Pfizer Seeks Deals as Generic Versions Hurts Older Drugs’ Sales

  • 2017 sales will be $52 billion to $54 billion, company says
  • Drugmaker continuing to explore deals, even before tax reform

Pfizer Inc. expects more generic competition for its established drugs in 2017, and the company’s deal-making to gain products may continue to thrive. 

After posting fourth-quarter earnings and a forecast that were short of analysts’ estimates, New York-based Pfizer said it would continue to pursue deals, regardless of their size, as long as they create shareholder value. Changes in the U.S. tax code may be coming that would make deals cheaper, but the company won’t wait for them to deploy its cash, executives said.

“Some deals that previously were not affordable might now be affordable,” Chief Executive Officer Ian Read said on a conference call with analysts.

Investors and the industry are optimistic that Republicans in Washington and President Donald Trump will agree on a tax-cutting package that will encourage domestic transactions. Last year, Pfizer called off its planned $160 billion merger with Allergan Plc after some tax benefits were halted. The drugmaker bought Anacor Pharmaceuticals, a maker of skin products, for $5.2 billion, and Medivation Inc. with its blockbuster prostate cancer drug, Xtandi, for $14 billion.

Pfizer rose 1.3 percent to close at $31.73 at 4 p.m. in New York.

Newer Medicines

The drugmaker is betting on newer medicines to offset expiring patents on older drugs, and its innovative division’s revenue grew 1 percent to $7.7 billion. Ibrance, Pfizer’s new breast cancer treatment, more than doubled in sales to $643 million, beating the average projection of $593 million. The drug generated $2.1 billion last year, and analysts surveyed by Bloomberg predict annual sales will surpass $5 billion in 2019.

One of Pfizer’s drug candidates is avelumab for cancer, an immune checkpoint inhibitor that blocks tumors from hiding from the body’s defenses. Pfizer is developing it with the German drugmaker Merck KGaA for use both on its own and in combination with other drugs. 

While avelumab has passed an early-stage safety trial, Read stressed the value of the drug in combination, saying that therapies in its class, called PD-L1s, are unlikely to fight cancer adequately on their own. Analysts have suggested that Pfizer should consider acquiring Bristol-Myers Squibb Co. to gain more cancer treatments.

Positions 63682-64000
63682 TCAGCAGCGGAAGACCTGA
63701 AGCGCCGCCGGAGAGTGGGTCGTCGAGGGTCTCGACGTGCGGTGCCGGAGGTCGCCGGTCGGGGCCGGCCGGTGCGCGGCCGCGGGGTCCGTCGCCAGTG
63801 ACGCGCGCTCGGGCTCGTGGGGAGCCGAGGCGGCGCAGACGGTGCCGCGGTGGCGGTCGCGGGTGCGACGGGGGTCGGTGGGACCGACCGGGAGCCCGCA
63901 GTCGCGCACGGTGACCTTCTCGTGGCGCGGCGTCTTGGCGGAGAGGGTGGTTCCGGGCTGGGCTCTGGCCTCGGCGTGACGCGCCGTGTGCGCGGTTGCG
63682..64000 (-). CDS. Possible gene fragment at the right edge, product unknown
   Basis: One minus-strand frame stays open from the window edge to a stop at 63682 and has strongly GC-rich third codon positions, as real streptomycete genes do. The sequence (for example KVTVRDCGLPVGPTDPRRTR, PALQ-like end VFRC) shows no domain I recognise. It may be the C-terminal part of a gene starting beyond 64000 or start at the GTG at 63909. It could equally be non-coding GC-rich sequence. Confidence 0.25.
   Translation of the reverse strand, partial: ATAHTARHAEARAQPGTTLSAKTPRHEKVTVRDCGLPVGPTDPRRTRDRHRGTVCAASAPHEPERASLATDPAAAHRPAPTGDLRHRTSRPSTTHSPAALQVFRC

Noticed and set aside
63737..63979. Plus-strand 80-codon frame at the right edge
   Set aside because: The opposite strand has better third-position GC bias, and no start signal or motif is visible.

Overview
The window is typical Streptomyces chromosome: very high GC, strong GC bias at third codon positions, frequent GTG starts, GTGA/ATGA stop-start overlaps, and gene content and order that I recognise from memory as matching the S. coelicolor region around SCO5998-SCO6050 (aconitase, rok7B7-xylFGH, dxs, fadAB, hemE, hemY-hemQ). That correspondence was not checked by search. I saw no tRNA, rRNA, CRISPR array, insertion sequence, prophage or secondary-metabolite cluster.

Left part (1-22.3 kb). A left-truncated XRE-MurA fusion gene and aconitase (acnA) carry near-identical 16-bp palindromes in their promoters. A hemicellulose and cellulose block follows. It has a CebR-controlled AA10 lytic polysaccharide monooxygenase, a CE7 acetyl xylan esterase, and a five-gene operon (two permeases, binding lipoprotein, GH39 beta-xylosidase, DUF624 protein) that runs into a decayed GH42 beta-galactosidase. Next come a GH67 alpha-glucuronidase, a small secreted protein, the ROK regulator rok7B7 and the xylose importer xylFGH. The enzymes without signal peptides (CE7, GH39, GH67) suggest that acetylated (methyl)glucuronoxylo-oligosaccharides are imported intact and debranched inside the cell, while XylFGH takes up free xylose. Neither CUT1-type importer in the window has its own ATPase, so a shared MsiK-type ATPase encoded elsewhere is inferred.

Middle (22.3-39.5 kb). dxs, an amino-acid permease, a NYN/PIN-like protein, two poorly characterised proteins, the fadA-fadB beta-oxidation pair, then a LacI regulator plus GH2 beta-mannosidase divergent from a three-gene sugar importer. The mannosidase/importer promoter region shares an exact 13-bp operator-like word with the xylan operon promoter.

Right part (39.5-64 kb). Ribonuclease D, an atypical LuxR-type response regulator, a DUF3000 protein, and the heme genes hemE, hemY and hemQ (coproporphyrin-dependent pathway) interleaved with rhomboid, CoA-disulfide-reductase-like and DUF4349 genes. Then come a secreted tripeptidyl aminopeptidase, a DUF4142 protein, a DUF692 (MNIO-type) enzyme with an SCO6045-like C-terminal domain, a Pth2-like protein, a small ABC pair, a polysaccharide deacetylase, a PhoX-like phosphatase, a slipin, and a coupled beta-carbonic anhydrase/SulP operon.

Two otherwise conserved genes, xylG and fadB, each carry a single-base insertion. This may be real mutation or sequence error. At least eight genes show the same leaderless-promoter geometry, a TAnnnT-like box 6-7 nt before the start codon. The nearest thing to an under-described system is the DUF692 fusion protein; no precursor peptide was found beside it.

Revenue in 2017 will be $52 billion to $54 billion, Pfizer said in a statement Tuesday, compared with the $54.3 billion average of analysts’ estimates compiled by Bloomberg. Earnings excluding some items will be $2.50 to $2.60 a share. Analysts had forecast $2.59 a share. 

The financial forecast is Pfizer’s first since Trump took office. He’s criticized the drug industry’s prices and threatened to force drugmakers to bid on government business. At a White House meeting Tuesday, Trump told a group of pharma CEOs and industry leaders that pricing has been “astronomical” and competition is “key to lowering prices.”

Read said the company’s philosophy of drug pricing would not change. He said that tax reform would help Pfizer create jobs in the U.S. and applauded Trump’s suggestion of speeding up FDA drug approvals, because it would increase competition and lead to lower prices. 

“There’s lots of ways we can work with the administration to ensure that patients have affordable drugs, or more affordable drugs, in the United States,” Read said.

Generic Hit

The annual forecast included an expected $2.4 billion hit as products lose exclusive sales rights to from generic drugs and so-called biosimilars -- cheaper versions of expensive biotechnology drugs.

Fourth-quarter profit excluding some items was 47 cents a share, compared with estimates of 50 cents a share. Prevnar totaled $1.42 billion in sales, missing the $1.67 billion average estimate. The amount was “quite light,” Credit Suisse analyst Vamil Divan wrote in a note to clients.

Sales from the established division of older drugs fell 8 percent last quarter, but some of Pfizer’s biggest products performed poorly as well. The vaccine Prevnar, the top-selling drug, and the erectile dysfunction treatment Viagra fell short of sales expectations.

Xeljanz Sales

Fourth-quarter sales of Pfizer’s rheumatoid arthritis drug Xeljanz were $278 million, besting the $241 million estimated by analysts. The company reported $4 million in U.S. sales from the recent launch of Inflectra, a biosimilar of Johnson & Johnson’s blockbuster arthritis treatment, Remicade. The drug sold $58 million during the quarter outside the U.S. The company said it plans to launch five biosimilars through 2019, and expects to be among the leaders in that sector within a decade.

Sales of the pain medicine Lyrica were $1.24 billion, versus estimates of $1.22 billion.

Sales at Pfizer’s consumer unit totaled $3.4 billion last year, an increase of 5 percent from a year earlier. Pfizer has been rebuilding its consumer business since selling off the division in 2006. Read said the consumer unit remains a valuable part of the company.

Net income for the quarter was $775 million, or 13 cents a share, compared with a loss of $172 million, or 3 cents, a year earlier.

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